Chen, Cunliang (Tianjin Branch of CNOOC China Co., Ltd) | Han, Xiaodong (CNOOC Ltd and China University of Petroleum, Beijing) | Zhang, Wei (Tianjin Branch of CNOOC China Co., Ltd) | Zhang, Yanhui (Tianjin Branch of CNOOC China Co., Ltd) | Zhou, Fengjun (Tianjin Branch of CNOOC China Co., Ltd)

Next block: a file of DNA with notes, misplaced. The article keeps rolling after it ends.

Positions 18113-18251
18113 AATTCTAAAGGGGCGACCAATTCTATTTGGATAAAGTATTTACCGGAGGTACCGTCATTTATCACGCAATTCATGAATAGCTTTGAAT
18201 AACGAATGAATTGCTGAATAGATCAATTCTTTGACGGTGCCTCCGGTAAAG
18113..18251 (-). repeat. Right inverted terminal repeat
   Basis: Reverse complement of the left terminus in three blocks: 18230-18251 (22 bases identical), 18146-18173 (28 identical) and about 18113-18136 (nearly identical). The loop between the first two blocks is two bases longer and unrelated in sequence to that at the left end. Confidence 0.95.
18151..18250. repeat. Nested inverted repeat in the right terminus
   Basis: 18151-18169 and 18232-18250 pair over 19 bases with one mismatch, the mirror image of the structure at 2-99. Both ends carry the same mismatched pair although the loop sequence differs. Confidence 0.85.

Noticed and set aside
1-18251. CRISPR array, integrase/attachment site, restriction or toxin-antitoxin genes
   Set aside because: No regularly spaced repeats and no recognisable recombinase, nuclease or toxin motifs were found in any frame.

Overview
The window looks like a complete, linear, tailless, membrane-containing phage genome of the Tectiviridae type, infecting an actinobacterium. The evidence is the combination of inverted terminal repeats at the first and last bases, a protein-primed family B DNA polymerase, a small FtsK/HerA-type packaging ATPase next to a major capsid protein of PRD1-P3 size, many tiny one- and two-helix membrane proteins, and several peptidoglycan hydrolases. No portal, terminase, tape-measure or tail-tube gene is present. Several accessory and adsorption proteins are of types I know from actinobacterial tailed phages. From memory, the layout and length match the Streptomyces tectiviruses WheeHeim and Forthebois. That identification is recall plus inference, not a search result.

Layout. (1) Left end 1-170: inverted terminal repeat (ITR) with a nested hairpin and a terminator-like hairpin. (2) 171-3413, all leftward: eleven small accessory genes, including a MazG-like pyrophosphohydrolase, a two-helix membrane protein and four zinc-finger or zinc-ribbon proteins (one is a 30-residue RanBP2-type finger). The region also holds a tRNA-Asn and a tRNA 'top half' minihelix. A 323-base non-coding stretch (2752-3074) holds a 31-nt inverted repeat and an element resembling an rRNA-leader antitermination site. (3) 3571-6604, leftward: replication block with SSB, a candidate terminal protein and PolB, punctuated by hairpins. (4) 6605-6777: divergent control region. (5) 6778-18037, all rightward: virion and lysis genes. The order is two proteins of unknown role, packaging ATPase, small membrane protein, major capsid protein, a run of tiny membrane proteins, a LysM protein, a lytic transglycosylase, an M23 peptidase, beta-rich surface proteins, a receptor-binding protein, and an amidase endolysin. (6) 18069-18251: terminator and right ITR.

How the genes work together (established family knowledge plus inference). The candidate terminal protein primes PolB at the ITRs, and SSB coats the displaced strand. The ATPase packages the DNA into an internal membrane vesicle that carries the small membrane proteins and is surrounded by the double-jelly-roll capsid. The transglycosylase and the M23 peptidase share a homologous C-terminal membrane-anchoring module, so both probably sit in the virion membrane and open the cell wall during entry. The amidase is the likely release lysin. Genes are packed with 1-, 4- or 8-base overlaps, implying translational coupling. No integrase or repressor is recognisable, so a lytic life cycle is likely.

Abstract The ultimate goal of oilfield development is to maximize the investment benefits. The reservoir performance prediction is directly related to oilfield investment and management. The traditional strategy based on numerical simulation has been widely used with the disadvantages of long run time and much information needed. It is necessary to form a fast and convenient method for the oil production prediction, especially for layered reservoir. A new method is proposed to predict the development indexes of multi-layer reservoirs based on the injection-production data. The new method maintains the objectivity of the data and demonstrates the superiority of the intelligent algorithm. The layered reservoir is regarded as a series of single layer reservoirs on the vertical direction. Considering the starting pressure gradient of non-Newtonian fluid flow and the variation of water content in the oil production index, the injection-production response model for single-layer reservoirs is established. Based on that, a composite model for the multi-layer reservoir is established. For model solution, particle swarm optimization is applied for optimization of the new model. A heterogeneous multi-layer model was established for validation of the new method. The results obtained from the new proposed model are in consistent with the numerical simulation results. It saves a lot of computing time with the incorporation of the artificial intelligence methods. It showed that this technique is valid and effective to predict oil performance in layered reservoir. These examples showed that the application of big data and artificial intelligence method is of great significance, which not only shortens the working time, but also obtains relatively higher accuracy. Based on the objective data of the oil field and the artificial intelligence algorithm, the prediction of oil field development data can be realized. This technique has been used in nearly 100 wells of Bohai oilfields. The results showed in this paper reveals that it is possible to estimate the production performance of the water flooding reservoirs.